David Sykes

6 years ago

Please note: (1) the Beryl Institute report you cite was written by Gary Madaras PhD (the expert I mentioned above, whose work is widely read and who is a contributor to the FGI Guidelines); (2) the Center for Health Design magazine “Healthcare Design” (in the September awards issue) cites TWO case studies where the acoustics improvement are significant and resulted from following the FGI 2010 Guidelines (facts noted by both hospitals); (3) several prominent people from FGI, Joint Commission, AORN, CHD and other organizations are presently engaged in the “alarm fatigue task force” that is currently underway; and (4) it is inappropriate to state–when there is clear, publicly available evidence to the contrary–in the Center’s own journal–that “perhaps the HCAHPS noise question score will never significantly improve.” That is plainly untrue.

Sara Marberry

6 years ago

Hi again David. I know who Gary Madaras is and have followed his work for several years. I have high hopes that the HCAHPS noise question score will improve, and know that all this good work is being done. But so far, the HCAHPS noise question score has not significantly improved. Perhaps it will just take some more time?

Troy Tucker

6 years ago

Good points! These are complicated structures with lots of pieces to consider and each delivery approach comes with its own Pros/Cons. Certainly, acoustics are not given deserved consideration. As with much of the change taking place in healthcare planning and development right now, there seems to be a lag between the understanding of patient outcomes and surveys and their connection with the built and operational environments. Many times this disconnect is just as prevalent between caregivers and their administrators. Caregivers know what doesn’t work and even sometimes have a clue what will work but the admin team who ultimately makes the decision to pay for the change is typically not informed. Further, the design and planning team is tasked with keeping costs under control in one of the most expensive building types and acoustics are an easy target for value engineering if even considered. We need to close this gap between design/planning professionals and healthcare providers. We all have our strengths but we’re even better as collaborators. One objection I would make to the above is even the mention of carpet in a care wing. The infection control nightmare that this introduces is simply not acceptable.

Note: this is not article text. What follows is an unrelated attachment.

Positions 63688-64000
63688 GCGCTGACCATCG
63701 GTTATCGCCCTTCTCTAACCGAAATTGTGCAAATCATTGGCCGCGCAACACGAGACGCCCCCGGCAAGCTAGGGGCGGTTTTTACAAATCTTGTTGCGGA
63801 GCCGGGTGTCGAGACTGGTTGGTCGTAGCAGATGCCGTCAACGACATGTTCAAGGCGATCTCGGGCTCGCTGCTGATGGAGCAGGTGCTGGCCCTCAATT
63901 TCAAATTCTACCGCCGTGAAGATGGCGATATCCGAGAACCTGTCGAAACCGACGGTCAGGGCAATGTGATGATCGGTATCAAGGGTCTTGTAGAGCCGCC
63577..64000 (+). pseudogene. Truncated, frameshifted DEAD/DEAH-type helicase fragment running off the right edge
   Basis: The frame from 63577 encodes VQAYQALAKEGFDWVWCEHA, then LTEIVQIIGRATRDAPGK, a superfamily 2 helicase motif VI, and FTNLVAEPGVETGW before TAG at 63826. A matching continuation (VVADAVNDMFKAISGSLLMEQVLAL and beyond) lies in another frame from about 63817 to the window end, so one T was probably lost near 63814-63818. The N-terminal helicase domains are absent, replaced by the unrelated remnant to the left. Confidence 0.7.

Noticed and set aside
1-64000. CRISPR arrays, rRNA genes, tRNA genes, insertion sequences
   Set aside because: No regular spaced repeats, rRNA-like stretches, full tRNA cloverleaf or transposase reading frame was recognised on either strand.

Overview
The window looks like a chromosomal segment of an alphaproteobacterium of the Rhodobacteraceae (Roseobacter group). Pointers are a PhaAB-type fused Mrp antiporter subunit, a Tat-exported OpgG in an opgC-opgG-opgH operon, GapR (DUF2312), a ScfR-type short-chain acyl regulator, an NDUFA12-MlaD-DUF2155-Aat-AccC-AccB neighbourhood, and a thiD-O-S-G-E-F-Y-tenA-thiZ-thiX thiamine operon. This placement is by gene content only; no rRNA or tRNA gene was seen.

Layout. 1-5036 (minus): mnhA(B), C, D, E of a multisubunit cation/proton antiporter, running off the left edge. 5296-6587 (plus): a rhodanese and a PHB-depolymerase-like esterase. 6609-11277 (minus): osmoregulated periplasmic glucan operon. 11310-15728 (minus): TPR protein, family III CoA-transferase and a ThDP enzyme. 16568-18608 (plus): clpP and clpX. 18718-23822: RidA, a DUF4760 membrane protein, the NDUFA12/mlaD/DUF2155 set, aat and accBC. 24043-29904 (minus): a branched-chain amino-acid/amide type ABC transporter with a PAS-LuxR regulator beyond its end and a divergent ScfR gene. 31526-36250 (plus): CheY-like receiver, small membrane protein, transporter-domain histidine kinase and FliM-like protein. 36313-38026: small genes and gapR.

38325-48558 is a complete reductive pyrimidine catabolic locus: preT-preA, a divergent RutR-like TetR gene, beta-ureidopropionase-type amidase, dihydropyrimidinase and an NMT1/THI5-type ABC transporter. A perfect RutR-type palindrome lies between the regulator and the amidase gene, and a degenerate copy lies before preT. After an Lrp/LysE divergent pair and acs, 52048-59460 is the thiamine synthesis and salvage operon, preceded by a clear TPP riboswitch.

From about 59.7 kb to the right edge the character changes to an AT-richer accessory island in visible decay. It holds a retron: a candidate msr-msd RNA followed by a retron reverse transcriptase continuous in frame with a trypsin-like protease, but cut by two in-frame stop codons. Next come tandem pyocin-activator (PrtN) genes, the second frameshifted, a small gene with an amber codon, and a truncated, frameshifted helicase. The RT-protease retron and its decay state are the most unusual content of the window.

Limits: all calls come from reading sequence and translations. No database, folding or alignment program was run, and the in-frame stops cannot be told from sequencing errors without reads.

Sara Marberry

6 years ago

Thanks for your comments, Troy! Lag time is truly an issue for design innovation. Not sure about your view on carpet. There are good anti-microbial options available. Carpet people, weigh in.